In its minimalist sense, wisdom is simply the ability and inclination to make choices that stand the sense of time. To say that a choice was wise implies that the action or inaction was strategically correct when judged by some set of values. In this sense, if a decision was, in retrospect, very smart, it was wise.
Another formulation along these lines is that wisdom is "Making the best use of available knowledge."
However, in a deeper sense, wisdom connotes an enlightened perspective and/or effective support for the long-term common good.
Insights and acts that are widely considered wise tend to:
- arise from a broad (not narrow-minded) perspective,
- serve life in some broad or deep way (not just narrow self-interest)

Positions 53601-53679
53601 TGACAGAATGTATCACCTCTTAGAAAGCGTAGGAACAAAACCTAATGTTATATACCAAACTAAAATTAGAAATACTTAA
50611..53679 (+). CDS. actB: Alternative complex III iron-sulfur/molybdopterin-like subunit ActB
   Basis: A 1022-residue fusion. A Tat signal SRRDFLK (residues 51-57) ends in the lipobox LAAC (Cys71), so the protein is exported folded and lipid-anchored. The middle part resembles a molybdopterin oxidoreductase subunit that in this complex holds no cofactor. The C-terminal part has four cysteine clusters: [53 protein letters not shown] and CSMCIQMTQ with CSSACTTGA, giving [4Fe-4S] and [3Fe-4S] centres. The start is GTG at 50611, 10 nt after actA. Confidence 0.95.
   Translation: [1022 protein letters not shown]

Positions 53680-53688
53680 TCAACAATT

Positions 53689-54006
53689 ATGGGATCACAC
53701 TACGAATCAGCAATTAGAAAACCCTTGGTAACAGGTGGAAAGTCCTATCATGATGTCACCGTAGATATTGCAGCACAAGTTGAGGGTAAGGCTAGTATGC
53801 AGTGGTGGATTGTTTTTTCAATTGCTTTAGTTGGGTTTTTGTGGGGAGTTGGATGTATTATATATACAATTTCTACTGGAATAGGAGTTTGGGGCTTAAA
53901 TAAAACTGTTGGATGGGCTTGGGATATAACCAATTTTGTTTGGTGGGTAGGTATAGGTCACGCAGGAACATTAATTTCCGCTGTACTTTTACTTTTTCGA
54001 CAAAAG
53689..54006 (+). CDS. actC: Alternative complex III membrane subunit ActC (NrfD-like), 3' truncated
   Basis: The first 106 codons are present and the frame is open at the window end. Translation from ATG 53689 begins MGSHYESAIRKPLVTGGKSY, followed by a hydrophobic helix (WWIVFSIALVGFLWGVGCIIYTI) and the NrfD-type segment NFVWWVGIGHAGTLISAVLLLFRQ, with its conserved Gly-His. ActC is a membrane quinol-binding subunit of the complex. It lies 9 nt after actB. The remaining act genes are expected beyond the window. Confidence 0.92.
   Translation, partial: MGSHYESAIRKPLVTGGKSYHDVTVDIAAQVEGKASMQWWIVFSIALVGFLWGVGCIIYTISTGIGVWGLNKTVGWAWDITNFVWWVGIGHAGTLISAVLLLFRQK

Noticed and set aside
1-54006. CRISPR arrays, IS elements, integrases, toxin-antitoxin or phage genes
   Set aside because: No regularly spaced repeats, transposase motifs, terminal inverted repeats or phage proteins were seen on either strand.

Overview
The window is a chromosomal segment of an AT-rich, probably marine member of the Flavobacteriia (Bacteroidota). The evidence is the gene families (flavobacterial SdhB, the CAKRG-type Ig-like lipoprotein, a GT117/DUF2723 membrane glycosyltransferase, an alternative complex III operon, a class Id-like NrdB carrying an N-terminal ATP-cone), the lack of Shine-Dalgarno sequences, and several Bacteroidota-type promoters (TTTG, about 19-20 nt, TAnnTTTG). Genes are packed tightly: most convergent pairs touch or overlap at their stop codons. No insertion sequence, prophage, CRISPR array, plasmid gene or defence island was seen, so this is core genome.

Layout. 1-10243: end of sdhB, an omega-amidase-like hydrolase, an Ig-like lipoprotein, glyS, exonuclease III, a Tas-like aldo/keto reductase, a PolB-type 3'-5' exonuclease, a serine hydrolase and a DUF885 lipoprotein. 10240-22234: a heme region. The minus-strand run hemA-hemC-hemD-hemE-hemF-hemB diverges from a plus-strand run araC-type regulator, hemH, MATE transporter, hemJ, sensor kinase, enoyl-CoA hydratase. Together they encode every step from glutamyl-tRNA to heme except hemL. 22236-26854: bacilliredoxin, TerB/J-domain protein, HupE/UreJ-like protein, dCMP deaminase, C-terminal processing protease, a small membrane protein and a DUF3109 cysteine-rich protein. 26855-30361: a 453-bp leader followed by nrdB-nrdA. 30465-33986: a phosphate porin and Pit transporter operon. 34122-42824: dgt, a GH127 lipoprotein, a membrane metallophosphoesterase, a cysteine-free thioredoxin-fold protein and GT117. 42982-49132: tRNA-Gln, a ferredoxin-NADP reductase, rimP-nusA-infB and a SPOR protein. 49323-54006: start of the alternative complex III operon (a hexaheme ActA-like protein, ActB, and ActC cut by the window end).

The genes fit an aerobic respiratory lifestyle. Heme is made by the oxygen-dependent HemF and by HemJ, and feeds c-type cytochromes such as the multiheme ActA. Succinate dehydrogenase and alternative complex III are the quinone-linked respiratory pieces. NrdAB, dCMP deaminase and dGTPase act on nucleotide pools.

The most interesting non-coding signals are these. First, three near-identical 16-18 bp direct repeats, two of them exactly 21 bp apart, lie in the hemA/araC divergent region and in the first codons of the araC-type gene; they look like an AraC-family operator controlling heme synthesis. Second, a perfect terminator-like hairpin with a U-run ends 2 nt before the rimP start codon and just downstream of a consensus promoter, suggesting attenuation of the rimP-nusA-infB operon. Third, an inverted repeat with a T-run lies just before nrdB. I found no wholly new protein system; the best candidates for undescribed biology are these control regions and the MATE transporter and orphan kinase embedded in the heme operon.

- be grounded in but not limited by the past (experience, history, etc.) and the future (likely consequences)
- be informed by multiple forms of intelligence -- reason, intuition, heart, spirit, etc..
As with all decisions, a wise decision is made from incomplete information. But in a wise decision the chooser possesses a sense of the way that situations usually turn out and, in its deeper forms, a desire for the outcome to be broadly beneficial.
Classically, wisdom is considered to come with age. In some religions, wisdom is considered a gift granted by God.
A wise person is often called a "sage."